• Verbal pauses – ah, umm, and uh, etc. These are quite difficult to control. Many people have these as a part of their regular speech pattern. For others, this only shows up when the person is nervous. If you have the luxury of practicing in front of others, you might ask them to raise their hand every time they hear one of these. You normally can’t ask a co-trainer to do this during actual presentations as it will normally throw you off from what you are trying to say. If you don’t get this under control, some participant will surely become bored and start making tick marks on paper just to keep track “for fun.” Repeated words or phrases – many examples such as “OK,” “like,” “and now,” etc. Overusing phrases like “I understand” causes them to lose their meaning. I once had a co-trainer that would always say, “this is very important.” Unfortunately he said it before every single point he made during the lesson. All of the suggestions for verbal pauses also apply here. Speaking too loudly, softly, quickly or slowly – Often we do not know if we are doing this without feedback from others and then we have to practice the correct way. Remember to project your voice loudly enough for the person in the back of the room to hear you, but not so loudly that the people down the hall also can hear every word. Using jargon and acronyms – There are many technical terms and phrases as well as acronyms that we are very familiar with and use everyday that might be unknown to our audiences. Who can think of an example? “Sero-conversion”, “Sero-discordant couples”, “EBI’s”, MSM’s. Making up answers – We all want to have all the answers. You don’t want to give incorrect information. Just remember, it is OK to say I don’t know. Student manual page 17 Silence isn’t always a bad thing. Empty spaces don’t always need to be filled in.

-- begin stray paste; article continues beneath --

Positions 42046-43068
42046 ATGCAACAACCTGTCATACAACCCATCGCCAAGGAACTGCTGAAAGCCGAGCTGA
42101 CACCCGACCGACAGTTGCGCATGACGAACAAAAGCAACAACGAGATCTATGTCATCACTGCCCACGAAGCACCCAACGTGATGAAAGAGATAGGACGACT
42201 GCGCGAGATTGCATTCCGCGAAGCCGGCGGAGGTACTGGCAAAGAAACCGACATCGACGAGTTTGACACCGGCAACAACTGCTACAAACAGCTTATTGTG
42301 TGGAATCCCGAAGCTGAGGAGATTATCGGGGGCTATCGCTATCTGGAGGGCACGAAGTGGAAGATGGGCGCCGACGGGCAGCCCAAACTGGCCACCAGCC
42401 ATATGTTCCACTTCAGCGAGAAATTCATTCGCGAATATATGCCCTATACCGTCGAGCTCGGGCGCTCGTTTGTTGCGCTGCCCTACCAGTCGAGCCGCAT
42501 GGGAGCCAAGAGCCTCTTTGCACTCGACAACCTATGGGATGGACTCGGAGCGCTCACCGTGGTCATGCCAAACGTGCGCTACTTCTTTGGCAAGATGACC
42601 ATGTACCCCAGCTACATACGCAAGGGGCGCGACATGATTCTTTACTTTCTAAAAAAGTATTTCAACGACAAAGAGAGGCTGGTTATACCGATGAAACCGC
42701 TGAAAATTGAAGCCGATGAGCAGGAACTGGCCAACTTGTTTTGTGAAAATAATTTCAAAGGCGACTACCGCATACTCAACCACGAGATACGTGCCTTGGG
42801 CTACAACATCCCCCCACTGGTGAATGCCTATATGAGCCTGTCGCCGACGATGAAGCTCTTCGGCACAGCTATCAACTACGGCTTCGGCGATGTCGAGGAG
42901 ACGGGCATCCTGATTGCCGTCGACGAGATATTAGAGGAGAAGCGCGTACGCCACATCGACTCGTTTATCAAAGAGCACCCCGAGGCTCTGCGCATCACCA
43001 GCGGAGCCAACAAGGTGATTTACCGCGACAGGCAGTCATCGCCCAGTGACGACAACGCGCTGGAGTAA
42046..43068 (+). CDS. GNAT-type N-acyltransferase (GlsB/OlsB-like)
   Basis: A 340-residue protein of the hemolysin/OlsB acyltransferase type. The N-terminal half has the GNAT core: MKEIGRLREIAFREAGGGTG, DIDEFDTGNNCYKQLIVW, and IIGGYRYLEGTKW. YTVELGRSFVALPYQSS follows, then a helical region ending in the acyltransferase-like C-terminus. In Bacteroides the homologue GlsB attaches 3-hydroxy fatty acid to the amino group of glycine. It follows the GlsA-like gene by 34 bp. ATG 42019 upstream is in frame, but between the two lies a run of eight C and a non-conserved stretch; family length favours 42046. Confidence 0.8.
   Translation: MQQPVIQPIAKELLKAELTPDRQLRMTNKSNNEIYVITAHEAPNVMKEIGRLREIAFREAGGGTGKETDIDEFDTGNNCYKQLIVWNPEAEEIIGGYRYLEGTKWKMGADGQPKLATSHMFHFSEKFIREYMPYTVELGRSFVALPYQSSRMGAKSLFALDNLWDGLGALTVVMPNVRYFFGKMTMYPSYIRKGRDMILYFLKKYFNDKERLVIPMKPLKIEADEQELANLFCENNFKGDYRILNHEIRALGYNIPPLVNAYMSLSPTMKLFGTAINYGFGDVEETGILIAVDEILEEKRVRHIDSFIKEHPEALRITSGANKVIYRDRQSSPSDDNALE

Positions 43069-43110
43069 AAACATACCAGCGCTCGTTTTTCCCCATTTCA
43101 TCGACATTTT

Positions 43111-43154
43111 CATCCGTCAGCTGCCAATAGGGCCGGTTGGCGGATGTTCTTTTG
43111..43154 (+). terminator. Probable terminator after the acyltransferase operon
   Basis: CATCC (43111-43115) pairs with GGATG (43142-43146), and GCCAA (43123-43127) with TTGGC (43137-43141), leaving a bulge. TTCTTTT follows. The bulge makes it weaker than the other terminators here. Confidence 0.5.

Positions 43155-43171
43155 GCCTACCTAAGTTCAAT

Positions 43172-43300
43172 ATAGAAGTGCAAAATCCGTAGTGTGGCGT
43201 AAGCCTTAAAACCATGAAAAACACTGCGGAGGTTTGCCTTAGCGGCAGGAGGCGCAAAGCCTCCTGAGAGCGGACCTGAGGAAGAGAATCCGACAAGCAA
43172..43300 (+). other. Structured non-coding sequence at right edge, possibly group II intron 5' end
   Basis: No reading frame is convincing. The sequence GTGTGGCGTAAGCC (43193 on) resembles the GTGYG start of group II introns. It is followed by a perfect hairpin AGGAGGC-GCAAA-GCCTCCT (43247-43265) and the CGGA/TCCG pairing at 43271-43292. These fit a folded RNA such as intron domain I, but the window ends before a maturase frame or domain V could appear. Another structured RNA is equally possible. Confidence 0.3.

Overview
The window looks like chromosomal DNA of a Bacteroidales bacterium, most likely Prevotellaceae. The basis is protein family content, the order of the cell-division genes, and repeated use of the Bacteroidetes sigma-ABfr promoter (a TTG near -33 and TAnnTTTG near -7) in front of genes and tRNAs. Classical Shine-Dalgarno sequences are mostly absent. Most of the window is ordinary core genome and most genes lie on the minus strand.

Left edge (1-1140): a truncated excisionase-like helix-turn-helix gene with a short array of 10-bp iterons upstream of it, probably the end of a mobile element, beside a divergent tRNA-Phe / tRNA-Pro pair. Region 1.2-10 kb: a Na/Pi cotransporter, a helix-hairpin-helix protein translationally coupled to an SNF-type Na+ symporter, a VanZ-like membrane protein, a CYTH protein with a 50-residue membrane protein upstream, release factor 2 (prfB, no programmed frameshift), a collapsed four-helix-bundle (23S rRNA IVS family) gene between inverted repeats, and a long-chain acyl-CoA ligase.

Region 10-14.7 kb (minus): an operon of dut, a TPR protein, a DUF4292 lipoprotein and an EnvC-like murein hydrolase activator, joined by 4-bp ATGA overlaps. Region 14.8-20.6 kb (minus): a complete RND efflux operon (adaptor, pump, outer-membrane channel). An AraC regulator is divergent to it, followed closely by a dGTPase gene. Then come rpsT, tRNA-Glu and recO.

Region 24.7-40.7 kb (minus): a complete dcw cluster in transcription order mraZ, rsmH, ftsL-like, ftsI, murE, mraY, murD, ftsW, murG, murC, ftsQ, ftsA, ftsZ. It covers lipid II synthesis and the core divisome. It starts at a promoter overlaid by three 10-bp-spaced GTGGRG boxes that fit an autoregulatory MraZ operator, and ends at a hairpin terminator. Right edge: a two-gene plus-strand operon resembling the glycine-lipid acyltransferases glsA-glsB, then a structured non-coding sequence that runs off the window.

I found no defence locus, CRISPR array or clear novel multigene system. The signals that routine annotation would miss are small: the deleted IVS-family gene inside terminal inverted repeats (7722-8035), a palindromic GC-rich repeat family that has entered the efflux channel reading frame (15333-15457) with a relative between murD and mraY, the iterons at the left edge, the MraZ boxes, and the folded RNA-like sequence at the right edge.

• Most of the items on our list of annoying attributes can be controlled if we can control our nervousness. Being nervous before a presentation is completely natural and normal. There are steps we can take to reduce the amount of stress we feel. BE PREPARED – If we are not, or do not feel, totally prepared, our nervousness is much more pronounced. Take every step necessary before stepping before a group to be as prepared as possible. PRACTICE – Hardly anything (outside of drugs) will ease your stress as much as when you have practiced and feel totally at ease with your subject and with the materials used to present the subject. Make sure you have your introduction down pat! Most of your nervousness will go away after you begin speaking. Nailing your introduction will give you confidence and give you a chance to settle down. Introducing yourself, the subject and then letting the participants introduce themselves will allow you time to settle down. Of course having participants introduce themselves is not always feasible, but introduce yourself and your subject. Release as much adrenaline as possible before getting up to speak. Stand in a doorway or against a wall and push as hard as possible. Grab hold of your chair seat bottom, while sitting, and pull as hard as possible. This will expend built up adrenaline and help control shaking. And, did I mention practice, practice, practice! Most people are rooting for you to do a good job! Student manual page 19 Also, supplemental reading, page 10